Just as your reproductive decisions are none of my business, my reproductive decisions are none of yours. Once again, this does not apply to discussions with my friends where we are sharing our feelings or bonding, and something in my behavior has indicated that I wouldn't mind discussing it, but that is so rarely the case. I get mighty tired of being publicly asked when we want another baby, or if we are trying for more. Work, church, running into people at Costco, it always seems to be at the forefront of everyone else's mind, which is ironic because it's nowhere near the forefront of mine. I can think of very few things of less concern to you than our family decisions. Whether we are trying for another baby or not is irrelevant--I do not have to explain myself to anyone but my husband. If I want you to nose into my womb I'll bring it up, but I will NEVER bring it up (see above point). To all the people who are just dying to know what our family plans are, I'll make you a promise. The very second my reproductive system becomes your business, I'll call you. Now go along with your life, but I don't recommend waiting by the phone or anything.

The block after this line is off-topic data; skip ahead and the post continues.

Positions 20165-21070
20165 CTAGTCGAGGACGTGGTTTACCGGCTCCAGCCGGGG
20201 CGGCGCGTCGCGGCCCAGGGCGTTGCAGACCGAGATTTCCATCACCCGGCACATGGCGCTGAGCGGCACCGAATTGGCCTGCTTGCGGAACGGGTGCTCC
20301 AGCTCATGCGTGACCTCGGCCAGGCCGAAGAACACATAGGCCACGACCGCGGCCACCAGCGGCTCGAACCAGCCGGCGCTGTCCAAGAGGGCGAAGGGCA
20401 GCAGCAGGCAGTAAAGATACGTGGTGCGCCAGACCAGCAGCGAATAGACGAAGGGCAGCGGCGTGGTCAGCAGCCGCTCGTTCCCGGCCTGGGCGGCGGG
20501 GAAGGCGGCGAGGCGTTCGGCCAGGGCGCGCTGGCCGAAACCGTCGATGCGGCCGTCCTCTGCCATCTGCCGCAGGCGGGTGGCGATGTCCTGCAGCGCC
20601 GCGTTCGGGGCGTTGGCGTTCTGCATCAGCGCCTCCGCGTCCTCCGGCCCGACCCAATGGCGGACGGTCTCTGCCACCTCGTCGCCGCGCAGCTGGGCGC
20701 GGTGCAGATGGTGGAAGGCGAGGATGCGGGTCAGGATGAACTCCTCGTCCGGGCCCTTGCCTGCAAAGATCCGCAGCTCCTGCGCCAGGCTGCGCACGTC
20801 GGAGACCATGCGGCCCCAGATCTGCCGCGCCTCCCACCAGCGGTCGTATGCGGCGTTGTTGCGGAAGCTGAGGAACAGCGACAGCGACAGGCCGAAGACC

Hey, Kreskin, take the weight-guessing act to Vegas!
For those of us who have forgotten, our mother's advice to never comment on another person's weight gain is still very much in effect. There is really no need to ask someone if they have gained weight. I can't believe I have to mention that in this list, but I've been hearing this one come back what with the advent of weight-loss surgery and the Biggest Loser. Here is why asking is a bad idea: If they haven't gained weight, they get to feel self-concious about looking fat for the rest of the day/week/month/year depending on their confidence level. If they have gained weight, for one, it doesn't concern you unless they are taking up your airplane seat as well as their own and you fear for your safety. For two, unless they have acquired some magical clothing that always feels the same no matter what and stretches indefinetly, they are already aware of the weight gain, and asking does no favors at all. So please, listen to your mother, and just steer clear of that hornets' nest entirely.